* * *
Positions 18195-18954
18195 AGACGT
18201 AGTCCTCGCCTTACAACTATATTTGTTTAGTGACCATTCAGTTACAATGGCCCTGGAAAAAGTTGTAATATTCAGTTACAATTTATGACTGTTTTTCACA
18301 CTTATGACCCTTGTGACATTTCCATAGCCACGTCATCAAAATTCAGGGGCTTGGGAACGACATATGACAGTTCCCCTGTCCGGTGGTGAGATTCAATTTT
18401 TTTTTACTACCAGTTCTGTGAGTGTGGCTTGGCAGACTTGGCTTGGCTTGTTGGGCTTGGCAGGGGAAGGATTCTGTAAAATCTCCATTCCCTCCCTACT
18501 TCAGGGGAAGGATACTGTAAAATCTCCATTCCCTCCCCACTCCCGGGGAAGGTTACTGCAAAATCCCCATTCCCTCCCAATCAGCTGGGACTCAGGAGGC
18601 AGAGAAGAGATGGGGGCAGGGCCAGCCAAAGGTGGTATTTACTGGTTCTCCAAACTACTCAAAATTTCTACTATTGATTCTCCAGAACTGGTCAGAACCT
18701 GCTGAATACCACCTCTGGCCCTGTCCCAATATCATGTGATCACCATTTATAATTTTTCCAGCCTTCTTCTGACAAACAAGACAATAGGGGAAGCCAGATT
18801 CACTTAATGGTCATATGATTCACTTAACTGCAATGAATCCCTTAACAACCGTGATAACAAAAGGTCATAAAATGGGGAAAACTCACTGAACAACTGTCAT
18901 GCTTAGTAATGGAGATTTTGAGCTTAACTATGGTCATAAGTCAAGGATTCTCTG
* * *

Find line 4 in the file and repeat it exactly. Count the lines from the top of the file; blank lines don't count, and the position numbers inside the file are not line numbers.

18301 CTTATGACCCTTGTGACATTTCCATAGCCACGTCATCAAAATTCAGGGGCTTGGGAACGACATATGACAGTTCCCCTGTCCGGTGGTGAGATTCAATTTT